Isabella Abbott | Features Editor
Oct. 13, 2022
Duquesne students, alumni, faculty and football fans witnessed the crowning of Eric Swain Jr. and Emmala Le as king and queen during halftime of the football team’s annual homecoming game on Saturday afternoon.
Swain represented the Black Student Union, while Le represented both the Asian Student Association and the Filipino American Student Association.
Each year, members of the court are chosen based on campus-organization involvement and resume achievements. Although dozens of nominations were made this year, only 12 students — six females and six males — were selected to walk down the 45-yard line as part of the homecoming court.
The seniors nominated for queen were Le, Veronica Philipson, Taylor Hopkins, Mackenzie Pifko, Olivia Price and Brianna DeKlever. These women represented many different student organizations, including the Duquesne Student Nurses’ Association, Strong Women Strong Girls and Kappa Delta Epsilon.
On the other side, king nominees included Swain, Brentaro Yamane, Zachary Mansberry, Cody Trusik, Wade Brogno and Domenic Nascimben. These men represented organizations like The Duke, The Duquesne Program Council and The Student-Athlete Advisory Council.
Going down the field in pairs, each dressed-up court member — except for Nascimben, whom Student Government Association President Ethan Delp filled in for — was announced over Rooney Field’s loudspeakers.
Once the introduction was finished and each nominee’s university accomplishments were recognized, the court then lined up for the anticipated announcement. From there, Duquesne President Ken Gormley placed crowns on Swain and Le, while his wife Laura presented Le with a bouquet.
Both winners, Swain and Le, were honored and shocked to have won this year.
Le said she was grateful to have won after also winning homecoming queen during her senior year of high school. When Le told her family members about the honor, she said that they couldn’t believe that she had a “two-peat.”
Being involved in high school as the president of her Spanish club, while also holding a position in the school’s honor society allowed her to love being involved in school organizations. Le said that she wants to get involved as much as she can outside of the classroom and on campus.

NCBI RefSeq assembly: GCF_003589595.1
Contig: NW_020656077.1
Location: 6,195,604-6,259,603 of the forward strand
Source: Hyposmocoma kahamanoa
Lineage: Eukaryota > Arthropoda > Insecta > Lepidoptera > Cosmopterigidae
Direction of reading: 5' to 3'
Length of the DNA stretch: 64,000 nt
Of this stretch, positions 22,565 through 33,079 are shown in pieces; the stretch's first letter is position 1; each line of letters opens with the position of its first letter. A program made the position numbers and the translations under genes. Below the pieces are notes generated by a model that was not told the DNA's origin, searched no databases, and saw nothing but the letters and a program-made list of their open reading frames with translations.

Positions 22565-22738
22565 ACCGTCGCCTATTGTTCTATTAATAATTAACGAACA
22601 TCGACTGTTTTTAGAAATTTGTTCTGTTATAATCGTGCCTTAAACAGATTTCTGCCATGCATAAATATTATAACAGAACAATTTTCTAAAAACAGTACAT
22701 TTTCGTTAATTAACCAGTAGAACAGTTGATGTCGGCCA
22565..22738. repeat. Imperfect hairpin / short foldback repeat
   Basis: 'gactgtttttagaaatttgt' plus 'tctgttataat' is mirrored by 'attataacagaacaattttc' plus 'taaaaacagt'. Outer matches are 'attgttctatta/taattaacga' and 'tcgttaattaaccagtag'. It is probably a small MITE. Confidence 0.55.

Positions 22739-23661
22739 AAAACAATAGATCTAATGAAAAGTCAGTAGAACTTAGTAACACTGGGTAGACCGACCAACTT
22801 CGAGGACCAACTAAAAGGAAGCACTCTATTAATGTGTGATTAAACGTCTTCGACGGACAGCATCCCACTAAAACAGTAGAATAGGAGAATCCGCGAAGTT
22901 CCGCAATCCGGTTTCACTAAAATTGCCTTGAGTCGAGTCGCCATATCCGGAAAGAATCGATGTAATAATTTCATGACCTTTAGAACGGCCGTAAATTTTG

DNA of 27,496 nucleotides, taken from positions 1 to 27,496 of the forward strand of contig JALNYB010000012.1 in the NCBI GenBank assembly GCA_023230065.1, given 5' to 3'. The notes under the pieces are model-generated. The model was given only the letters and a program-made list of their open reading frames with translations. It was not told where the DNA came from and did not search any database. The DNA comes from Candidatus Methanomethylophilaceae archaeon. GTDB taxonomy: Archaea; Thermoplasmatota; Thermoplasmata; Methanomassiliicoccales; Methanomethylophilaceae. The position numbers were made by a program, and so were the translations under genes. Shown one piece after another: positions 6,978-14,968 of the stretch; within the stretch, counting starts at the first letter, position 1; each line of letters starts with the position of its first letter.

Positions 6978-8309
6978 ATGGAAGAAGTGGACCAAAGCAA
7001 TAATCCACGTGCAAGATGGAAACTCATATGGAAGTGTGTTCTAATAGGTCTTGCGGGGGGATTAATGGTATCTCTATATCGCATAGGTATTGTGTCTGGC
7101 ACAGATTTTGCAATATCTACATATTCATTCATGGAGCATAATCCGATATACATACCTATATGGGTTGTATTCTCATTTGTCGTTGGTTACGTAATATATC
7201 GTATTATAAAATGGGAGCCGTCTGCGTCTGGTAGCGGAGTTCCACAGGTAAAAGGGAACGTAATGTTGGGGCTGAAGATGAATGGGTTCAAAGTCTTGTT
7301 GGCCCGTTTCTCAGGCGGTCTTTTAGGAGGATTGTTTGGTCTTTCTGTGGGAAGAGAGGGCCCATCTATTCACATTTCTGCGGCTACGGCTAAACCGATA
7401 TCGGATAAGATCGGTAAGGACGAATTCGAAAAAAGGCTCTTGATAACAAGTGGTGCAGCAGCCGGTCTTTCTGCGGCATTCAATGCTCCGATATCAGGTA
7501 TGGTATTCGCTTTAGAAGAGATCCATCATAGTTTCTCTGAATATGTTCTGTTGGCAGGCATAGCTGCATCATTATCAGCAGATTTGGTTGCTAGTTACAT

“I was really involved in high school among a different crowd,” Le said. “And I wanted to continue that here.”
She says that after receiving this honor, she’ll continue to try and make an impact at Duquesne.
“I feel like what I’m doing now is basically the reason I got this honor, because of who I am and how I represent myself on campus,” Le said. “I think just continuing that, like I’m not going to stop being who I am, and I’m not going to stop participating and [showing] that Duquesne pride.”
In addition to the homecoming court being involved on campus, there were a large number of students who participated in the voting for homecoming king and queen this year, a number that has risen from the past year.
Ashley Kane, Duquesne’s coordinator of disability services and student involvement, informed Le that there were double the number of voters. Le said that Kane was “super excited” for the homecoming festivities and the increased student participation.
Le was unanimously nominated by both organizations that she represented to be on the homecoming court.
Although her family was unable to attend the festivities, Le was able to celebrate surrounded by friends. She said they were “very, very happy” for her.
For Swain, his family came all the way from Atlanta to help celebrate with him. Swain said that he was fortunate to get recognition, both in Pittsburgh and back home.
“I’m very happy, very humbled,” Swain said. “It’s good to have my family in the stands and actually celebrate with them, especially [with them] coming all the way from Georgia.”
For Swain, this honor meant that he can continue to help his communities and get to know more people on campus. He said he hopes to engage with as many people as he can following this award.
“I think I would really impact more of the people of color, specifically Black men on campus, who may want to pursue bigger roles or more involvement on campus,” Swain said. “Even though you may not know the area, I think getting to know people, talking with others and the kind of engagement where you can get to know people can definitely make an impact.”
As the BSU’s vice president of community engagement, Swain has been doing just that.
Swain and Le want to return next year to crown the next homecoming king and queen. Swain said he’ll try his best to make the trip back to see familiar faces.
“I would love to come back next year, especially because I love Duquesne. It’s been my home for the past four years,” Swain said. “I think it’s always good to be on campus and see the faces I’ve seen throughout those years.”
Le said she’d want to come back to visit all the friends she’s made throughout her time here.
“It’s only a three-and-a-half-hour drive [from Mount Joy, Pa.], but my friends are still here,” Le said. “So I will definitely be willing to make the trip to crown the next queen.”